Unusual November snow falls on Columbia

jholleman@thestate.comNovember 12, 2013 

20090130 Flagpole tongue


Correction (Noon, Wednesday): The National Weather Service says Tuesday's trace snowfall was not as unusual as first reported.

While a measurable amount of snowfall has only fallen in Columbia only twice in 124 years, last night's snow was the 15th time that a trace amount has fallen in November.

The National Weather Service originally tweeted the incorrect information on Tuesday evening, and corrected it shortly before midnight.

Original story (posted Tuesday): For just the third time in 124 years, November snow was officially reported in Columbia on Tuesday night.

The National Weather Service says the snow, reported at the Columbia Metropolitan Airport, is only the third time in 124 years that's happened in Columbia in November.

Also snow was falling mixed with rain in Lexington County and snow alone was reported in Blythewood, according to social media reports on the National Weather Service Facebook page.

The winds that came with the edge of the cold front were strong enough to knock out power in several places. At 9 p.m., there were nearly 3,000 SCE&G customers without power in Lexington, Newberry and Richland counties. By 12:30 a.m. Wednesday, that had been reduced to fewer than 350.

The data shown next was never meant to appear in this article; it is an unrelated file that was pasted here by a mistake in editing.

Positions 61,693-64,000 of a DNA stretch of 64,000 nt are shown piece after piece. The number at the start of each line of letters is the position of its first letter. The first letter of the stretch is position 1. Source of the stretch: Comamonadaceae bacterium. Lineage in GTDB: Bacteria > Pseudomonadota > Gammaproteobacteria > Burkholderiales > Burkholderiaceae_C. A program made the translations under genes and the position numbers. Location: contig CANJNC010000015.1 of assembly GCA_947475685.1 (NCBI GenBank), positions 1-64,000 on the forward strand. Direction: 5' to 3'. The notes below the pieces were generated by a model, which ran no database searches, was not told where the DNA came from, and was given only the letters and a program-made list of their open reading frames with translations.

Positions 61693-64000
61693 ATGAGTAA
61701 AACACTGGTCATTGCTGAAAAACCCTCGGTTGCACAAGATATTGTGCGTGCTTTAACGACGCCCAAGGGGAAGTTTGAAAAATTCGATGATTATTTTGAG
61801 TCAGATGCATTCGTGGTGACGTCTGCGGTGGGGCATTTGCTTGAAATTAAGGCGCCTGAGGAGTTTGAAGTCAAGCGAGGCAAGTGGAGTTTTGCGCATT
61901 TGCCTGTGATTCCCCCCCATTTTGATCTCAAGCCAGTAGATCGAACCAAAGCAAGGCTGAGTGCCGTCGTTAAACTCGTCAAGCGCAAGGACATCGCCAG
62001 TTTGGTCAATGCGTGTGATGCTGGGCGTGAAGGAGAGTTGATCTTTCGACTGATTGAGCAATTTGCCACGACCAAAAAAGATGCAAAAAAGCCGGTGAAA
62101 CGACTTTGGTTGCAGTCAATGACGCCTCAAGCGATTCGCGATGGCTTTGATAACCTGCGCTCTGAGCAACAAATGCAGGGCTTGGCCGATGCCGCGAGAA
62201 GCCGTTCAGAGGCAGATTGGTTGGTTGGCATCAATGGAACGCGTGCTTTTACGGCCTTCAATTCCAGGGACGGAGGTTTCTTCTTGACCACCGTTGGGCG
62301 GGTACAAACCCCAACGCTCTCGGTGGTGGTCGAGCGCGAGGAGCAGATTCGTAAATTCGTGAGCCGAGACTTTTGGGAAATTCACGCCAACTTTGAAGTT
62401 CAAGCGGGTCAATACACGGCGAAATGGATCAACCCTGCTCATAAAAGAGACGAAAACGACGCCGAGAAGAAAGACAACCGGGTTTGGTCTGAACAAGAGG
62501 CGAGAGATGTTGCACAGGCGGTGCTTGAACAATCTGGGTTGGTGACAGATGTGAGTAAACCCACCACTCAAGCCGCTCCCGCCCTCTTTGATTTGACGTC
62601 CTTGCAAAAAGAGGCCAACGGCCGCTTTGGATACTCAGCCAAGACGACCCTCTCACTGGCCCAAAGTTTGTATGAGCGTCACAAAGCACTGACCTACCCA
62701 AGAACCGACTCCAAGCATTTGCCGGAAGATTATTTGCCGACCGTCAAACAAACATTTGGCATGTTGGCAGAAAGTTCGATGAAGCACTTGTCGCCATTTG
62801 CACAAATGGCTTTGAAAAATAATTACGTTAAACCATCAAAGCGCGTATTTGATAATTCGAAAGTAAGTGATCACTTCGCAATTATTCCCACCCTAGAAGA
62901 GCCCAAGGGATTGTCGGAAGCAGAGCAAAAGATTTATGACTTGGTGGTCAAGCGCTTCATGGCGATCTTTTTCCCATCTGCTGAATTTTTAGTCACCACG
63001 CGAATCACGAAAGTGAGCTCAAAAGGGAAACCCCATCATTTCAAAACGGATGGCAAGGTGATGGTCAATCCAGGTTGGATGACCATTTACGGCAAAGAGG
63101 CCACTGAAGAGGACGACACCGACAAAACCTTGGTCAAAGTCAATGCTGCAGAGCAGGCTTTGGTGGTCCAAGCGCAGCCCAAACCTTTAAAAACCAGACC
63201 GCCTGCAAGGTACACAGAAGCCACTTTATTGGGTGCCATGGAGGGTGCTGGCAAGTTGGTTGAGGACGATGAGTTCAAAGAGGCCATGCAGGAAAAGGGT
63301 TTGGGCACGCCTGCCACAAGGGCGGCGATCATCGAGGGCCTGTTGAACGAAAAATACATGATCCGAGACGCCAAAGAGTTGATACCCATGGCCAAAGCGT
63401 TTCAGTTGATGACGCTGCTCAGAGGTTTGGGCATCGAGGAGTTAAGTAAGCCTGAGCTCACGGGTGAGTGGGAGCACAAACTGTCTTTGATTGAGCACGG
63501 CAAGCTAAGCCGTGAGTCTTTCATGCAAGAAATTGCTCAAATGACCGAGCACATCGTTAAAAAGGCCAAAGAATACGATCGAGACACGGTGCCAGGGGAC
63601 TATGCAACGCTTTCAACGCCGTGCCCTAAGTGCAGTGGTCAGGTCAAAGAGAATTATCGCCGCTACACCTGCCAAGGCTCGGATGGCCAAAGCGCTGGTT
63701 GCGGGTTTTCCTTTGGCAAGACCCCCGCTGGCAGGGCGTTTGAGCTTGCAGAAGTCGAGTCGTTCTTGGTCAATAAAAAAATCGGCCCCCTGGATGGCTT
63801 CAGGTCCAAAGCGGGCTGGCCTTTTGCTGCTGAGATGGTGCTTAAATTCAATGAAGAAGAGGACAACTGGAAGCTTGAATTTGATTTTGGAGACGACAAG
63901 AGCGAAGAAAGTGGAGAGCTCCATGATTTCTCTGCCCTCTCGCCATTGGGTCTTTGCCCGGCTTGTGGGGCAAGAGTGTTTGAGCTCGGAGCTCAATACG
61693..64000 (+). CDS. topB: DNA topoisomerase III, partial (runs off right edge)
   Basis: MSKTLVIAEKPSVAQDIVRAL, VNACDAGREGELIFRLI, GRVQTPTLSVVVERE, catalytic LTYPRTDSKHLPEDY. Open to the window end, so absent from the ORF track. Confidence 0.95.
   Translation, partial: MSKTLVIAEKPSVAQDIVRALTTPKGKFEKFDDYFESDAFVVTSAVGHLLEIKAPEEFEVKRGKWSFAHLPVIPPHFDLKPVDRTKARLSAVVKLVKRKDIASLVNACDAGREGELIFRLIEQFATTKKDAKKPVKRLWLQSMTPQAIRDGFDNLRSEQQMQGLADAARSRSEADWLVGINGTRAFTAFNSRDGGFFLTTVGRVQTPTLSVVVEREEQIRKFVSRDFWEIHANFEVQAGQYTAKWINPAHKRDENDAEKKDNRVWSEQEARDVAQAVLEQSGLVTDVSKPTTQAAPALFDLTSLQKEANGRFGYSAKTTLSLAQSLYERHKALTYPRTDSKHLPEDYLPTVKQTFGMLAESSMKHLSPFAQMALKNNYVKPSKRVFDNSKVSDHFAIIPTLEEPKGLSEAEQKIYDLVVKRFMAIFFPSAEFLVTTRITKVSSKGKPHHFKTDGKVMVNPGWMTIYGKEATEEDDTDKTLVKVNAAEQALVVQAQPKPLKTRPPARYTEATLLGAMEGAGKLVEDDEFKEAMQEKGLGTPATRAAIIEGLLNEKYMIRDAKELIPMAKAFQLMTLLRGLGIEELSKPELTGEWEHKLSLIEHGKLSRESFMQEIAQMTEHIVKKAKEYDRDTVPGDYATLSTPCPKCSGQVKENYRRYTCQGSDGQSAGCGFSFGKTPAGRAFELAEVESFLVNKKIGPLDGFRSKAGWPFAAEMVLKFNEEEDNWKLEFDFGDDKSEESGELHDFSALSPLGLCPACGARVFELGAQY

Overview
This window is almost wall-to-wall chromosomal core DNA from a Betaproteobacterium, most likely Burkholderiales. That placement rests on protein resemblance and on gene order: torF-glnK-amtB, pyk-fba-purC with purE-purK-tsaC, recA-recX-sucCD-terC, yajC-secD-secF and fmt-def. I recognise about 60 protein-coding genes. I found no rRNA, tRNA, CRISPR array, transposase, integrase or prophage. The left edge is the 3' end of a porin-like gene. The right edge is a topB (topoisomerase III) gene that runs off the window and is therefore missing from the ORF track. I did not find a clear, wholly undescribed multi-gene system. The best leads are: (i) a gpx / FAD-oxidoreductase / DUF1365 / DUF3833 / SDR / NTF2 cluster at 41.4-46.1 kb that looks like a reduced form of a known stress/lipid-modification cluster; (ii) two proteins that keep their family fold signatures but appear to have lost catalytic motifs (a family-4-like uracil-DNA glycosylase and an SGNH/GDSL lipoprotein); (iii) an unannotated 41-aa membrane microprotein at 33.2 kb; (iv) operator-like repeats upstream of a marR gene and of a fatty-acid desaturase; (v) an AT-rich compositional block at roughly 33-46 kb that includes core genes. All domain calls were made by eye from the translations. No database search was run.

While the chance of snow disappears, the temperatures will continue to fall.

Forecast lows range from the upper 20s in Greenwood to the middle 30s in Columbia Tuesday night. With strong winds of 20 to 25-mph expected, however, it will feel much colder.

The first hard freeze of the season is on its way, with temperatures below 32 throughout the region Wednesday night.

Temperatures are expected to drop into the 20s for much of the state Wednesday night and Thursday morning. Highs will be in the 40s on Wednesday and back up to the 50s on Thursday.

State agriculture officials say the freeze should have minimal impact on crops. In general, farmers in the state plan for the first freeze by mid-November. But if you have cold-sensitive plants around your home, these are the nights to cover them to keep warm or bring them inside.

The State is pleased to provide this opportunity to share information, experiences and observations about what's in the news. Some of the comments may be reprinted elsewhere in the site or in the newspaper. We encourage lively, open debate on the issues of the day, and ask that you refrain from profanity, hate speech, personal comments and remarks that are off point. Thank you for taking the time to offer your thoughts.

Commenting FAQs | Terms of Service